The Monster Under the Bed
I was twelve years old when my bed levitated itself.
It was close to ten o’clock on a school night when I decided to go to sleep and was immediately joined by the family dog, Patches.
As usual, she found a spot at the foot of the bed and curled into a ball.
My bedroom was located at the top of the mauve, shag carpeted stairs.
Mine was the first bedroom at the beginning of a hallway that led to all the other sleep rooms.
I’ve never fallen asleep quickly, so I was wide awake a few minutes later when the bed suddenly elevated a few inches off the floor.
While suspended in mid-air, it wobbled slightly. I froze in terror, and the next few seconds felt more like minutes. Feelings of severe angst and confusion consumed me. It was similar to when you fly in a plane or take a ride on a roller coaster. It was a helpless sensation, but there weren’t any safety mechanisms in place, and this wasn’t a carnival ride. I could see Patches lift her head, prompted by the elevated and unstable motion.
After hovering for two to three seconds, the bed dropped hard and fast, back down to the floor. Patches jumped up and yelped a short, startled cry. My limbs shifted on their own, which provided me proof of my recent movement. Desperate to understand the obvious infraction of physics law, my mind frantically searched for a rational explanation. Simultaneously, I worked to hold back a panic attack by taking in deep breaths and slowly exhaling.
As if on cue, my older brother appeared in my open doorway. Having just walked up the stairs on his way to his bedroom, he stopped and asked, “What was that noise?”
Unable to collect my thoughts and formulate a response, while still trying to regulate my breathing, I simply looked at him. I imagined that my eyes were wide open. I must have had a mixture of confusion, disbelief and fright expressed on my face.
Growing up, I think most big brothers find their younger siblings strange and mostly uninteresting. I’m confident his perception was no exception. A look of wide-eyed terror would simply be another “weird little brother” moment and hardly worth the effort of investigation. He flashed me an eye roll, and then disappeared down the hallway. In hindsight, it was doubtful that he would have believed that the thud he heard as he climbed the stairs was actually my bed landing on the floor.
In shock, I remained motionless for another few minutes until the majority of my panic subsided and I finally found the courage to move. I sat up and looked around my small room.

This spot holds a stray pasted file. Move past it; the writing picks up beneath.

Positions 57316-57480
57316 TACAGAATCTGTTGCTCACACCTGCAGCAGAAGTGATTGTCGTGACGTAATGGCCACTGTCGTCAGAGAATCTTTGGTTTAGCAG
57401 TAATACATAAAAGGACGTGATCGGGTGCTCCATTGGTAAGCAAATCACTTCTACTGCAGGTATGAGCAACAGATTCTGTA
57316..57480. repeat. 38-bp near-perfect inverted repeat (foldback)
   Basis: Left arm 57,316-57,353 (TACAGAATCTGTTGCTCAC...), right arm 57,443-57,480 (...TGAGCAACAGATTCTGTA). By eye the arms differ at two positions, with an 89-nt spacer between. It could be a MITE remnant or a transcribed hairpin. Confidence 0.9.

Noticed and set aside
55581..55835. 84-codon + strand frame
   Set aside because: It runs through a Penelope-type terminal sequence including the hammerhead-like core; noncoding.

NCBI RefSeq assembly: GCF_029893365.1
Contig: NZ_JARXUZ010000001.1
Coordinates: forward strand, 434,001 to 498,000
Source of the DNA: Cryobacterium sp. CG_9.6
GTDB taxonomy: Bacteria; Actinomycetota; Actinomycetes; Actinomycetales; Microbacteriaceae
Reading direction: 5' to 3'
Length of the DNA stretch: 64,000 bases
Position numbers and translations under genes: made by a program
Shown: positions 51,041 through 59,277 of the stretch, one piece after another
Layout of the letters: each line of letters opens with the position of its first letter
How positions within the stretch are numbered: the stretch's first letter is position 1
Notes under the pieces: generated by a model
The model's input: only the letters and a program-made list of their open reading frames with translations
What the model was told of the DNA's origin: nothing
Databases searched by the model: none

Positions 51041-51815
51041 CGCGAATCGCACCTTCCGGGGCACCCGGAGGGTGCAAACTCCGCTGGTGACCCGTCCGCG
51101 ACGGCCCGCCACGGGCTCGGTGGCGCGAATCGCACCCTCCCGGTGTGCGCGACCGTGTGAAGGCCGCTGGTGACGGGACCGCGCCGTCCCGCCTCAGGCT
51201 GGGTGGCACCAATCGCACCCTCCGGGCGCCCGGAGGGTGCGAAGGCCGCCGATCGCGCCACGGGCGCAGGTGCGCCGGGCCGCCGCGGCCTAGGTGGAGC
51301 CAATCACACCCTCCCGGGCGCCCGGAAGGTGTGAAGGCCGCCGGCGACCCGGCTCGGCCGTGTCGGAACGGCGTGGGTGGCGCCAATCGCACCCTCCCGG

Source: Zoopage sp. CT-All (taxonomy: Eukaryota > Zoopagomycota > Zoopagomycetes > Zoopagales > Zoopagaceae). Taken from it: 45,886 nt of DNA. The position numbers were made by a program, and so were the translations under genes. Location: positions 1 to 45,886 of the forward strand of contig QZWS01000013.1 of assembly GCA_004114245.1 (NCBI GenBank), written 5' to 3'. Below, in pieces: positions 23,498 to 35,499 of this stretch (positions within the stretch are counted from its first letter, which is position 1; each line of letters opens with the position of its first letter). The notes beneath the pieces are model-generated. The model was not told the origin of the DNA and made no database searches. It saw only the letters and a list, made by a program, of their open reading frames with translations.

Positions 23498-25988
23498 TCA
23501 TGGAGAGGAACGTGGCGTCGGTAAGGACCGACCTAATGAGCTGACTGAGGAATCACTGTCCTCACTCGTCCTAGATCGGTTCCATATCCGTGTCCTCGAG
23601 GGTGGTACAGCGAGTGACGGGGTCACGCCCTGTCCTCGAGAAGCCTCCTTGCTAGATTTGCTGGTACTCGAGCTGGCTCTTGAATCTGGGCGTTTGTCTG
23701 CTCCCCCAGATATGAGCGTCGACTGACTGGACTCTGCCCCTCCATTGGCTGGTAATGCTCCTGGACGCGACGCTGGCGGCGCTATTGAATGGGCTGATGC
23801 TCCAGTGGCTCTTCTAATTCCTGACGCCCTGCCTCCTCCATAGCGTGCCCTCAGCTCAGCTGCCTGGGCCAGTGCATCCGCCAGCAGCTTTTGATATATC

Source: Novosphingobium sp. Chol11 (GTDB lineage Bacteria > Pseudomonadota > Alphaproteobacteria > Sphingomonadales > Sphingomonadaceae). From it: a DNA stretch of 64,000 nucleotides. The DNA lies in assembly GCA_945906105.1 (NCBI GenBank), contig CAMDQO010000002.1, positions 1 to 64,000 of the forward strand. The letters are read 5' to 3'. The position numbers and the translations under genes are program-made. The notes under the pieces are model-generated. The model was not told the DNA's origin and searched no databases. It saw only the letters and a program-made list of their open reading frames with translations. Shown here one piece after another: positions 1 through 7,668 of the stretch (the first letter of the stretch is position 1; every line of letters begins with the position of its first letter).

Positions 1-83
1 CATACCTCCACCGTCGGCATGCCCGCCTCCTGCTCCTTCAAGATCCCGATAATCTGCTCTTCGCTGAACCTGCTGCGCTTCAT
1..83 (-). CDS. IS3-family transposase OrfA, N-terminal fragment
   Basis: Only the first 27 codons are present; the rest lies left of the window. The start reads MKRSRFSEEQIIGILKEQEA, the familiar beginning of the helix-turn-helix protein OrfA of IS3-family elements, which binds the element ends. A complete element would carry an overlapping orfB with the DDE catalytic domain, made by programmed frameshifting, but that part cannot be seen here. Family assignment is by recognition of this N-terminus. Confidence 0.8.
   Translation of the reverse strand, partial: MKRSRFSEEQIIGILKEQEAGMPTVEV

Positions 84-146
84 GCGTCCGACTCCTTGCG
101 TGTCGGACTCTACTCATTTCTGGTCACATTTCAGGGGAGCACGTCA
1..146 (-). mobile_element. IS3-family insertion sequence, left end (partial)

The silence was eerie as I scanned the room for anything out of the ordinary. The closet door was open, and nothing but a filing cabinet and shoes looked back at me. Continuing my investigation, I confirmed that the window remained shut and was locked. That left just one obvious place to look: under the bed.
I leaned over the side of the mattress and allowed my head to hang down so that my view of the small space between the bed frame and the floor was upside down.
The light coming in from the open door provided just enough illumination to see through the dark space. I ran my hand along the carpet. It was cold. One more swipe of my extended arm resulted in my fingertips brushing against a soft piece of fabric. Assuming it was the match to one of my many, lonely socks, I pulled it out from underneath the bed.
I’ve always had a thing for, what I now refer to as, classic rock: The Beatles, The Who, The Rolling Stones, The Monkees, etc.
A close second musical favorite was heavy metal, in particular, AC/DC, Black Sabbath and Ozzy Osbourne.
Previously, my parents had reluctantly purchased an Ozzy tapestry and fulfilled my Christmas gift request. The tapestry was nothing more than a large handkerchief, adorned with images of Ozzy and his album covers. I would later see them at fairs and carnivals and understand that they were homemade, silkscreened products.
I held the square piece of fabric with both hands and sat up on the edge of my bed. My eyes inspected the tapestry as if I was going to see something on it that I hadn’t before. The hallway light streaming through the door was no longer sufficient for my intense scrutiny, so I stood up, took a few steps toward the switch and flipped on the light. The instant illumination filled the room and I gasped at the edges of the kerchief. Each corner displayed an identical tack hole. Remembering that it had been hanging on my pre-teen wall, adjacent to soccer and football posters, I looked at the area above my bed.
Kids have the luxury of still believing in magic, Santa and in my case, a consistent, winning Tampa Bay Buccaneers team. Perhaps it was this naivety that kept me from sprinting from the room, as I stared at the four tacks on the wall that once held up the tapestry.
Nope, there weren’t any tears in the corners of the handkerchief. It clearly hadn’t been pulled down and I couldn’t determine how it found its way off of my wall with the tacks remaining in place, only to be discovered beneath my bed.
After pulling the thumb tacks from the wall, I hung my Ozzy “artwork” back in place. My careful placement utilized the same tack holes in a concerted effort to deter the inevitable rants of my father regarding the insurmountable damage that tacks and push-pins inflict on wood paneling.
Later, in early adulthood as I studied metaphysics, I would recall the specific images on the kerchief. Hazy and, most likely, unlicensed pictures of Ozzy in concert that were undoubtedly taken from magazines, adorned the corners, with random upside-down crosses filling the outer ring. The center boasted a large star that I would later understand to be a pentagram.
For those wondering, the juxtaposition of a satanic bandana as a Christmas present is not lost on me.